Quick Facts About Radio Waves:
% of federal limit
Compare devices
Rapid power decrease

“Measurements made near typical installations, especially those with tower- mounted antennas, have shown that ground-level power densities are thousands of times less than the FCC’s limits for safe exposure.” (Federal Communications Commission)

“The ground-level emissions from a typical T-Mobile macro site antenna are lower than the ground-level electromagnetic emissions from many household devices– such as a Bluetooth headset or Wi-Fi router.” (Andrew H. Thatcher, Certified Health Physicist)

“The power (normally not greater than 50 watts) density from the antenna decreases rapidly as one moves away from the antenna.” (Federal Communications Commission)

Wireless is Much More than Mobile Phones

In addition to sending voice, text messages, photos and videos wirelessly, radio waves also enable all kinds of electronic devices used in our homes like internet-connected thermostats, Wi-Fi routers, baby monitors, security cameras and appliances. Broadcast television signals, as well as AM and FM radio waves use different bands of spectrum than T-Mobile – and they are transmitted with a much stronger signal strength. T-Mobile’s complex national wireless network includes:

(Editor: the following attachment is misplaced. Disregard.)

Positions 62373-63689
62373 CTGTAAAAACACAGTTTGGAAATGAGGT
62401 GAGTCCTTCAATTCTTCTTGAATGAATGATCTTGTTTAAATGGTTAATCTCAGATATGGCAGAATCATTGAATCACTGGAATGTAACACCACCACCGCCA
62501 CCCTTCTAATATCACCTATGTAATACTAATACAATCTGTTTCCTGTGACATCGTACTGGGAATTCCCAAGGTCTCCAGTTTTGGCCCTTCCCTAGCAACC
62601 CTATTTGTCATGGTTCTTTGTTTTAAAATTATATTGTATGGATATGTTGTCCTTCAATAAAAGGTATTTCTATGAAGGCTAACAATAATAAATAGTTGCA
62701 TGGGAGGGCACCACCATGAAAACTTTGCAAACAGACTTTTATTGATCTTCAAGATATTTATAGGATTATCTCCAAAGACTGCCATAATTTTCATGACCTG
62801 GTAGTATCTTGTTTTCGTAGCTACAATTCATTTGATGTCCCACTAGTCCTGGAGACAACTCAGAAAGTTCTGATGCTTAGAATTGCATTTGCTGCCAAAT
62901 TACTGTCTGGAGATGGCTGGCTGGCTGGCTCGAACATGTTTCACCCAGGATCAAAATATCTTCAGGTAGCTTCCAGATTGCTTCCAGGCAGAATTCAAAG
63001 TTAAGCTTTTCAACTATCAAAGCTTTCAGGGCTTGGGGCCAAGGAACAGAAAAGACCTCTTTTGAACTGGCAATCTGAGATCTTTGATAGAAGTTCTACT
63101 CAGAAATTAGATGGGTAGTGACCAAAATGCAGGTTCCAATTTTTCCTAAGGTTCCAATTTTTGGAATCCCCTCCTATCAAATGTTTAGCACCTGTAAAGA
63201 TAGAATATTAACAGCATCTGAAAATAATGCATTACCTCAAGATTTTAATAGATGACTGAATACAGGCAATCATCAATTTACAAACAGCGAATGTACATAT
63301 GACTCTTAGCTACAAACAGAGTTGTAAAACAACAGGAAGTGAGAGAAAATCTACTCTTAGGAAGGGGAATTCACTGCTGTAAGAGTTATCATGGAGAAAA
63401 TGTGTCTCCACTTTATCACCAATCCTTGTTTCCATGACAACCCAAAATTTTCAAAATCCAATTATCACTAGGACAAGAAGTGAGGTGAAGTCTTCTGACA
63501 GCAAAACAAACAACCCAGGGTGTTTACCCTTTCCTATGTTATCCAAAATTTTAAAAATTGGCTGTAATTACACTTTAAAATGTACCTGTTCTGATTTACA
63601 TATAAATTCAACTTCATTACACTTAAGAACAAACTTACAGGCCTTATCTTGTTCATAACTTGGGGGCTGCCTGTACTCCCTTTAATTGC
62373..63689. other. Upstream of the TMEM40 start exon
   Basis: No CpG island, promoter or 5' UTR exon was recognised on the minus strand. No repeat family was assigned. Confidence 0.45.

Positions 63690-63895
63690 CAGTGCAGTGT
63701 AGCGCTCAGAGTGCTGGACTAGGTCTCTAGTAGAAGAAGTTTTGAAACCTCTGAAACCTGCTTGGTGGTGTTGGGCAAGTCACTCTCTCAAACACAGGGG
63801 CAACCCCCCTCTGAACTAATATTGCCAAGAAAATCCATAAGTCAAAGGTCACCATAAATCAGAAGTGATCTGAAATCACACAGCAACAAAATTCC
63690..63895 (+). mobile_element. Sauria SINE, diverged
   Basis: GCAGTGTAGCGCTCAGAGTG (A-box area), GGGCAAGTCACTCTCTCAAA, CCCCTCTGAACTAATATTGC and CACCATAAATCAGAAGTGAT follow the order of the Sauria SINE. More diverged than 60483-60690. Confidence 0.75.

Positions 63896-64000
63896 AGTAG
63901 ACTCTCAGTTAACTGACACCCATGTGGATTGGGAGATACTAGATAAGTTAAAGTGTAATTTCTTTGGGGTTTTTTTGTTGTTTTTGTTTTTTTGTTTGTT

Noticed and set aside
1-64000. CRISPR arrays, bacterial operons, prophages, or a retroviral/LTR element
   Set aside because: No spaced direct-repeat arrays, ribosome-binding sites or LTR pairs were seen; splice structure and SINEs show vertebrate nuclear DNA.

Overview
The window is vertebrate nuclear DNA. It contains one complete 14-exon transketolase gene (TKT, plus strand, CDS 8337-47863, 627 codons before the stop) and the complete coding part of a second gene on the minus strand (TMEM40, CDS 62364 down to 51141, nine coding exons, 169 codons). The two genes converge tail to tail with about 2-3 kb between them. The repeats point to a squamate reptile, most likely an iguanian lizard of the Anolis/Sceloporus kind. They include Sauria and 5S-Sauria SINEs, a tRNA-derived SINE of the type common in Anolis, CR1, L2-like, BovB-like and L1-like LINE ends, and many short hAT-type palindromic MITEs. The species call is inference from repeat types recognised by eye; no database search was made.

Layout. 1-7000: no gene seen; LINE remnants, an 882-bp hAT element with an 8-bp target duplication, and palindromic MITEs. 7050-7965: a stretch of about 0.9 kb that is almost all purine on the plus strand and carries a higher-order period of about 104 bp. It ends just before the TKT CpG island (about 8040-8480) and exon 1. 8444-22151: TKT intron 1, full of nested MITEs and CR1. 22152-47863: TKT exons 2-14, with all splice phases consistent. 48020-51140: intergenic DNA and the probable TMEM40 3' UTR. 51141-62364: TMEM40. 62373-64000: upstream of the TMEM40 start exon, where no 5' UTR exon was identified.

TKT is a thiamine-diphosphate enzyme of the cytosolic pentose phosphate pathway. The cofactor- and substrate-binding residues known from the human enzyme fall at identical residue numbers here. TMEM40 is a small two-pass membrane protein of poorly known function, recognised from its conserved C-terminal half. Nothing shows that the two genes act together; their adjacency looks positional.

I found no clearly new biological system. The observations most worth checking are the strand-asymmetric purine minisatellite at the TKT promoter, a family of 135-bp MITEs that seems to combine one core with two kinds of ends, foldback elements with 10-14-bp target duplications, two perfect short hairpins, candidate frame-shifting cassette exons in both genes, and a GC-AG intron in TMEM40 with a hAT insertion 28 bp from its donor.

A traditional macro cell site (usually 50’ to 175’ tall) is a support structure with multiple antennas connected to low powered radio transmitters and receivers.

High-speed connectivity, usually via fiber optic cable, is built from cell sites back to the core telecommunications network.

Base stations house radio transceivers and amplifiers that connect the antennas and a high-speed link (usually fiber optic cable) back to the legacy telephone network.

Switches channel incoming data from multiple locations and send the information to its intended destination anywhere in the world.

Outdoor small cells are typically placed in the public right-of-way — like street light standards or utility poles. Small cells handle greater capacity demands resulting from more users requiring more data through the network.

Small cell networks and distributed antenna systems are deployed to meet capacity needs in large venues like stadiums, offices, airports, train stations, university campuses and shopping malls.

T-Mobile is Ready to Partner
The intensity of consumer demand and the advance of technology create greater needs to deploy wireless network technologies. When innovation outpaces regulatory standards, it is critical that businesses, governments and constituents work together.

T-Mobile is committed to this collaboration and will invest in sharing information and recommendations. We often assist local governments and planners to establish clear policies and local ordinances that allow for today’s network expansions and the next generation of wireless technologies.